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Outdoor Journal: Big day of trout fishing on Lake George

Thursday, July 4, 2013
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Throughout my years as an outdoor writer and avid tournament angler, I’ve fished and written about the great Lake George large and smallmouth bass fishing.

Boy, did I miss the boat! Last month, I joined fellow outdoor writer Dan Ladd of West Fort Ann aboard the Rod Bender Charters 28-foot Baha Sport Fisherman owned and operated by Capt. Jeff­rey Johnson (JJ). A native of Lake George, JJ has spent quite a bit of time on the lake and has over 20 years of guiding for lake trout,

Atlantic salmon and large and smallmouth bass.

Our target that day was going to be lake trout. As soon as we boarded, I was impressed with the equipment I saw in the boat. First to catch my eye were the nine-foot, custom-made noodle rods we would be using. Each was matched with an Okuma line counter reel spooled with six-pound-test Max­ima line. There were two LCD units, one on the dash, one on the stern, and three Scotty Downriggers.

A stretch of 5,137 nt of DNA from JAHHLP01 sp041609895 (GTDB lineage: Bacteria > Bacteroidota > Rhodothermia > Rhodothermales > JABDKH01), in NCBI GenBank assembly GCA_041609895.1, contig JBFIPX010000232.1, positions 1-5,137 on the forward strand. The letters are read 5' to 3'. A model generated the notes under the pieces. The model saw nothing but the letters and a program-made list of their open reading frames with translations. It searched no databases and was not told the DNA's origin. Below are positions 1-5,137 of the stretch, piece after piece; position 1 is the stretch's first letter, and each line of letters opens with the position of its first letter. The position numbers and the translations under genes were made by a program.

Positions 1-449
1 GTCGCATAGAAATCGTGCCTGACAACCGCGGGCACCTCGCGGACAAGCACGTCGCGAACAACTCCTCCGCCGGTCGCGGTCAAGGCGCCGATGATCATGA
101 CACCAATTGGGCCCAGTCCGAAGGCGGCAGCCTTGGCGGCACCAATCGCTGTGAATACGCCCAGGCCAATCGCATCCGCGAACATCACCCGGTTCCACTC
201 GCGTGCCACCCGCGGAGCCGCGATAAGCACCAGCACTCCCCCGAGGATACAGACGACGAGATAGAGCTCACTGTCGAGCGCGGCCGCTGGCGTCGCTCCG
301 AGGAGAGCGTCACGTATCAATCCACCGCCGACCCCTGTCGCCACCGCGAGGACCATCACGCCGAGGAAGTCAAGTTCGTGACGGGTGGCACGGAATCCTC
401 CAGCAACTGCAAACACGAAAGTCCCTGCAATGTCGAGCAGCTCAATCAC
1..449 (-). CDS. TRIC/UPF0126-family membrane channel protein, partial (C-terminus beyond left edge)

I’ve been on a few salmon fishing boats on Lake Ontario, and the captain was always piloting the boat when trolling with the boat’s steering wheel, but JJ did his from the back by the downriggers. In the back, he had 9.9-hp Mercury outboard he used for trolling, and operated it with remote control TR-1 Gold Auto Pilot unit.

It was about a 20-minute ride from JJ’s home port in Diamond Point to where he said we would begin fishing in the Southern Basin. By 7:20 a.m., each of the three rods were bent in the ready trolling position in the downriggers’ rod holders, and each had a different colored 23⁄4- inch spoon running at 80 feet.

Almost immediately, we saw bait and bigger fish on the LCD units, and at 7:30, the port-side rod sprung up, began to bounce and Dan grabbed it and began to reel.

JJ said, “Don’t set the hook. Do a slow, steady retrieve.”